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    I have RA and my hubby has PsA and psoriasis. He is on a trial of this drug in Australia specifically measuring the effects on the psoriasis and has had amazing results with that. It doesn’t seemed to have helped the arthritis as much for him yet but that doesn’t mean it won’t help others. Once it is released here it is quite possible that I may end up taking it for my RA. I agree that doctors need to embrace these new drugs and accept that current treatments don’t work for everyone. Imagine if 15 years ago the doctors said that MTX was good enough for everyone and there was no need to prescribe any biologics!

    Reply
  • May 28, 2012 at 12:22 pm
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    Hi,

    What are the dates of the presentation and when did this drug go before the board for approval?

    Thanks,
    Linda

    Reply
  • August 22, 2012 at 3:11 pm
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    FDA has provided an anticipated Prescription Drug User Fee Act date of November 21, 2012.

    Reply
    • August 22, 2012 at 7:23 pm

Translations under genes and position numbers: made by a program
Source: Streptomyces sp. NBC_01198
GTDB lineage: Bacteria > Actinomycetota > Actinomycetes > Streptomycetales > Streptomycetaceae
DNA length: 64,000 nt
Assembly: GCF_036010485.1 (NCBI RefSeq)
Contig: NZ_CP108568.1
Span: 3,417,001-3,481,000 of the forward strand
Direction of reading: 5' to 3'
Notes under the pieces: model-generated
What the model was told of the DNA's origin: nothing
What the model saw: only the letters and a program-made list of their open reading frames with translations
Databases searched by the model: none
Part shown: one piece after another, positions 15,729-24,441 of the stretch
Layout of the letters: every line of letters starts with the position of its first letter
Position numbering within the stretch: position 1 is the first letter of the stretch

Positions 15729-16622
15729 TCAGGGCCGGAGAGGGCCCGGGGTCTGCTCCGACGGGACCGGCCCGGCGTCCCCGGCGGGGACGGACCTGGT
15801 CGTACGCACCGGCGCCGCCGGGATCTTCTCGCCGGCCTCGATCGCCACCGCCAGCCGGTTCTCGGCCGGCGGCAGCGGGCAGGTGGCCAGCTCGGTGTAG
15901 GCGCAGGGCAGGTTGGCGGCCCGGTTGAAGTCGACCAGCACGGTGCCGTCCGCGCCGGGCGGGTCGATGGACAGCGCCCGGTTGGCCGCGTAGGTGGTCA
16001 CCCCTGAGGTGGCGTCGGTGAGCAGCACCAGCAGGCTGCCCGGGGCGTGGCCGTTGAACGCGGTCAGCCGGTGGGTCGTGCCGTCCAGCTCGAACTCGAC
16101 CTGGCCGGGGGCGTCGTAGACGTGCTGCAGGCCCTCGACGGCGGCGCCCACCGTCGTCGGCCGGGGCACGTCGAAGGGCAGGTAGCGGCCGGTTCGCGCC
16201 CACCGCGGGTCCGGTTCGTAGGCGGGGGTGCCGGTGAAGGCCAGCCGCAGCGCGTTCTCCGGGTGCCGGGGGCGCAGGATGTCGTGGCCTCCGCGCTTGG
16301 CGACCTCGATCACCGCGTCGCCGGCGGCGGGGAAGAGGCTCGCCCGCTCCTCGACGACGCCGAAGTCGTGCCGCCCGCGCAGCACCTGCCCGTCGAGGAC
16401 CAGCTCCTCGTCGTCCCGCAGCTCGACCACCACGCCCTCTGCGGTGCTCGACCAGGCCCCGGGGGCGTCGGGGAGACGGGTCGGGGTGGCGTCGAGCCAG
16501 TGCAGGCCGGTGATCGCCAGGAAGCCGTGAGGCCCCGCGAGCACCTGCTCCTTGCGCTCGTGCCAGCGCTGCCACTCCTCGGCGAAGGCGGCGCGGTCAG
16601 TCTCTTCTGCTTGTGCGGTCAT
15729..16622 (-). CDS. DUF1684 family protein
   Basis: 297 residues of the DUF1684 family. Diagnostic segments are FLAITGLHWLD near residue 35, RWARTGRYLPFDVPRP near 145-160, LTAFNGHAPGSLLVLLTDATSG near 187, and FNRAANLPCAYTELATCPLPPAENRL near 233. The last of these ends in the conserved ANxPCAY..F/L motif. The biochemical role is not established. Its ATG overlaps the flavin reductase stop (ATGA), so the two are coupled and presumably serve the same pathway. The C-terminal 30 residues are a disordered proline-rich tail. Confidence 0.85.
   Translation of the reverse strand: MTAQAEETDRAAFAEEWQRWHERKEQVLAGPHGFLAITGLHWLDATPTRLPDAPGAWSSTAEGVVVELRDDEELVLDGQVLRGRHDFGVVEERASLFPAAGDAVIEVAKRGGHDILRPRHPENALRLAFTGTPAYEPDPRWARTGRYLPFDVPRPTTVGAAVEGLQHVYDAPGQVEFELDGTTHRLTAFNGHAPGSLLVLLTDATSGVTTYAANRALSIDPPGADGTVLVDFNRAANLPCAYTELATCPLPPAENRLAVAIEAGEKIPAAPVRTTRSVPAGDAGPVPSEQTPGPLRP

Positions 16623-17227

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      yes, that’s what I posted yesterday on FB & twitter – not surprising, is it?

      Reply
  • March 22, 2013 at 4:41 pm
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    You have my admiration Kelly. Absolutely we need new drugs the old ones Enbrell my friend nearly died on got to her nervous system, Humira not crash hot either Orencia ditto.

    I think it wrong to suppress the whole immune system and makes me vulnerable to all viruses, flu, colds + infections etc.

    During winter I cannot go public places, no supermarkets, shopping malls etc for fear of infection.

    YES PLEASE to XELJANZ JAK inhibitor – make it soon I need something to come along and save me.

    Reply
  • May 10, 2013 at 7:37 am
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    I am also a patient since 2008 that has to rely on prednisone, mobic and pain killers to just have a good day every once in a while. I have been on methotrexate from the beginning with humira, then simponi, remicade, Orencia and now rituxan….I hurt just as much, if not more. I have RA in all my joints (the only ones that dont hurt often are my elbows). I am so worried about
    Going back to my Rheumy in June to tell her I’m not
    Going to take the rituxan again in sept. Afrer rituxan, I lived on phenegran for a month then when that subsided….I now have panic attacks. I have never had them before in my life. It
    Seems as tho drs never want to admit the side effects are from the infusions!!! I always try to be positive and optimistic!!’ Every time!!’

    Reply